'Dog Sees God' imagines a harsh future for 'Peanuts'-like characters

Last Updated by Chip Chandler on
Bryan Lewis and Cliff McCormick star in "Dog Sees God."
Photo by Crystal Zimmerman

By Chip Chandler — Digital Content Producer

Charlie Brown's popular, Lucy's a firebug and Snoopy's dead in the latest play from RR Entertainment.

Only it's not Charlie Brown, Lucy and Snoopy — not exactly. Instead, Dog Sees God: Confessions of a Teenage Blockhead is playwright Bert V. Royal's unauthorized parody of the Peanuts characters, so beloved from the comic strip, TV specials and movies created and inspired by Charles M. Schulz.

The Amarillo production will be staged at 6 p.m. Sunday and July 20, 21 and 22 at RR Bar, 701 S. Georgia St. (The July 20 and 22 performances will be open to 18 and older; otherwise, the bar is 21 and older only.) Tickets are $10. Call 806-341-5141.

Royal, who went on to write the Emma Stone film Easy A, wrote the parody in the early 2000s, imagining the Peanuts characters as royally messed up teens grappling with sexual identity, molestation, eating disorders and more.

"It's dealing with a lot of homophobic issues and bullying," said director Crystal Zimmerman, who previously directed an Amarillo production of the show in 2012. "People need to be aware of the different ways bullying takes place and that what people think is just playing around may actually be that detrimental thing that's going to push somebody over the edge."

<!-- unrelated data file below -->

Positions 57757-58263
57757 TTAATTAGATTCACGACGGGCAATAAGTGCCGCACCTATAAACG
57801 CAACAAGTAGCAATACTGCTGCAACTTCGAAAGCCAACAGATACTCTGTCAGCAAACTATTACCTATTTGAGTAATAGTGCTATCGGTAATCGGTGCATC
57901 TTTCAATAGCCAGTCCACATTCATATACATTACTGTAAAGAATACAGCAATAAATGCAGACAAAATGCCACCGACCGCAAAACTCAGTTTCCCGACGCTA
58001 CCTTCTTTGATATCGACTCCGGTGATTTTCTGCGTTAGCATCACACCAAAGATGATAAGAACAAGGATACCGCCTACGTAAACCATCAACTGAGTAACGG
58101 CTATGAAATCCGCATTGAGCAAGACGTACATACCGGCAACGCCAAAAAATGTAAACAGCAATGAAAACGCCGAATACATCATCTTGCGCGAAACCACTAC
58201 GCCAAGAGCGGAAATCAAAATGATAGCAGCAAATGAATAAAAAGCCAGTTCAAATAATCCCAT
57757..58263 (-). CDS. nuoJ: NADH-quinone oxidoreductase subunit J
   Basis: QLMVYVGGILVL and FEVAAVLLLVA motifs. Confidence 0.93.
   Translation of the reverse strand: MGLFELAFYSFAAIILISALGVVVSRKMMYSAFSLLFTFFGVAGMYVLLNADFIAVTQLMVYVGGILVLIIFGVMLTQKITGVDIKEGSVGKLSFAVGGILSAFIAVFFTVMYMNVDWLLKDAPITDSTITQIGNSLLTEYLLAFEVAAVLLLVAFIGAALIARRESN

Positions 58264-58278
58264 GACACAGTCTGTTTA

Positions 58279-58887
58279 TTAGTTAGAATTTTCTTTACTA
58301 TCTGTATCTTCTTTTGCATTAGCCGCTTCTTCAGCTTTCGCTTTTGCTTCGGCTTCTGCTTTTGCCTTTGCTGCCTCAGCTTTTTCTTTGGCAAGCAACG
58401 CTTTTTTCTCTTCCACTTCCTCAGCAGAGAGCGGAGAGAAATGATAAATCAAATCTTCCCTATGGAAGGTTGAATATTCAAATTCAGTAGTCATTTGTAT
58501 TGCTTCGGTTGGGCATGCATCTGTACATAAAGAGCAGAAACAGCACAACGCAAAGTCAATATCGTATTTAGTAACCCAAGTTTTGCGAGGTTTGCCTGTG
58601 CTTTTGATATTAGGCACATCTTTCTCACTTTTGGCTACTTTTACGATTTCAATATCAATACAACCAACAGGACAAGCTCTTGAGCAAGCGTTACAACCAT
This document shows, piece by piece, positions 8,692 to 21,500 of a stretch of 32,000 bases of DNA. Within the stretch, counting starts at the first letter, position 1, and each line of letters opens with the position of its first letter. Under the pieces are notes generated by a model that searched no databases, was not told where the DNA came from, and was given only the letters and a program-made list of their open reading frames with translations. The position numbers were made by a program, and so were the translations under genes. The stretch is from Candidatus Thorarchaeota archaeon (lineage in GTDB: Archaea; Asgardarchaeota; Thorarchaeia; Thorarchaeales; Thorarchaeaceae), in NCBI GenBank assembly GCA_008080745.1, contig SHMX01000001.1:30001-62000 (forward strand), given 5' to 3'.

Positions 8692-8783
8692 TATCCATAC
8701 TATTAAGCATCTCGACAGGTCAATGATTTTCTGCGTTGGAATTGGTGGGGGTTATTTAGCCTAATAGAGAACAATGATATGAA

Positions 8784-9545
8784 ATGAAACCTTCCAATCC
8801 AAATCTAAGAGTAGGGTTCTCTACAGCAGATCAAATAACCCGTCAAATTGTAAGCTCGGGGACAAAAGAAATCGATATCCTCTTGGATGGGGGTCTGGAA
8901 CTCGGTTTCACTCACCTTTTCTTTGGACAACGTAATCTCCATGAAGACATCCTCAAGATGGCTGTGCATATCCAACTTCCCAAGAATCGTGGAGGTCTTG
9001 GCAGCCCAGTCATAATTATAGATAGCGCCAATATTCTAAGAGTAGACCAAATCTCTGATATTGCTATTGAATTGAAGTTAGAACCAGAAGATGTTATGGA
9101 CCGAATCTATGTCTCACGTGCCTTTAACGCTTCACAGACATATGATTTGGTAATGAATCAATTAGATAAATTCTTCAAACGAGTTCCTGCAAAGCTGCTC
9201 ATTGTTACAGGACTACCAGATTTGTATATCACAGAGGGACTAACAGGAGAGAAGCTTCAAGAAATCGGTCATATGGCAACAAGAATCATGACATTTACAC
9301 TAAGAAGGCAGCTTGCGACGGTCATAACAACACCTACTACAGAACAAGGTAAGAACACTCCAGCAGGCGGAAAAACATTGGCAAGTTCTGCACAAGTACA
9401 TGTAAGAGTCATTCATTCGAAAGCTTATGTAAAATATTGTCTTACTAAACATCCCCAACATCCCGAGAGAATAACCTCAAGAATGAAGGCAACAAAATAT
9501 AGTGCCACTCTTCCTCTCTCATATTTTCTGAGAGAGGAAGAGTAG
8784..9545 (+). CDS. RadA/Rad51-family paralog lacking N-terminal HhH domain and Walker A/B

CB, as the teenage blockhead is known in the show, is intensely mourning the death of his dog and, despite being part of the in-crowd, still feels like an outsider, said actor Cliff McCormick.

"He's really questioning everything," McCormick said. "He's not sure about himself or how to deal with certain issues that he's going through.

"I think we've all had those conflicts, so it's great to work through them in the show."

He's dealing with a younger sister (Jesse Neel) who's trying on different personas and life philosophies, and mean girls Tricia and Marcy (Amberley Clark and Elizabeth McKenzie). His best friend Matt (Landon Adams) used to be, well, a pigpen, but he's cleaned up his act externally, though he has pathological issues and torments the musically inclined Beethoven (Bryan Lewis) incessantly. 

Beethoven's dealing with his own burdens: Shortly before the events of the play, his classmates learn that he has been sexually abused by his father. Meanwhile, CB's friend Van (Kurt Neel) is a pothead philosopher whose sister (Kayla Fuller) has been locked up for setting a red-headed girl's hair on fire. (EDIT: A previous version said the sister set the girl's house on fire. She apparently wasn't quite that violent.)

"But I don't want people to think that it's completely depressing because there are a lot of funny moments in the show," McCormick said. "I don't want people to think they'll walk out feeling depressed, because I think it will be the opposite."

Zimmerman is adding her own touch to the show by interpolating songs from contemporary stage musicals into Royal's script, including pieces from First DateHeathers and Bare.

"It's kind of a build-your-own musical," ZImmerman said. "There is so much new musical theater out there that is not super well-known, and some of those songs I feel like, in the context of this show, just make sense."

Zimmerman said she finds the play "a really interesting commentary on how everybody has to grow up sometime."

"Even the most innocent will have to grow up sometime and deal with the crap of the world," she said.





Chip Chandler is a digital content producer for Panhandle PBS. He can be contacted at Chip.Chandler@actx.edu, at @chipchandler1 on Twitter and on Facebook.

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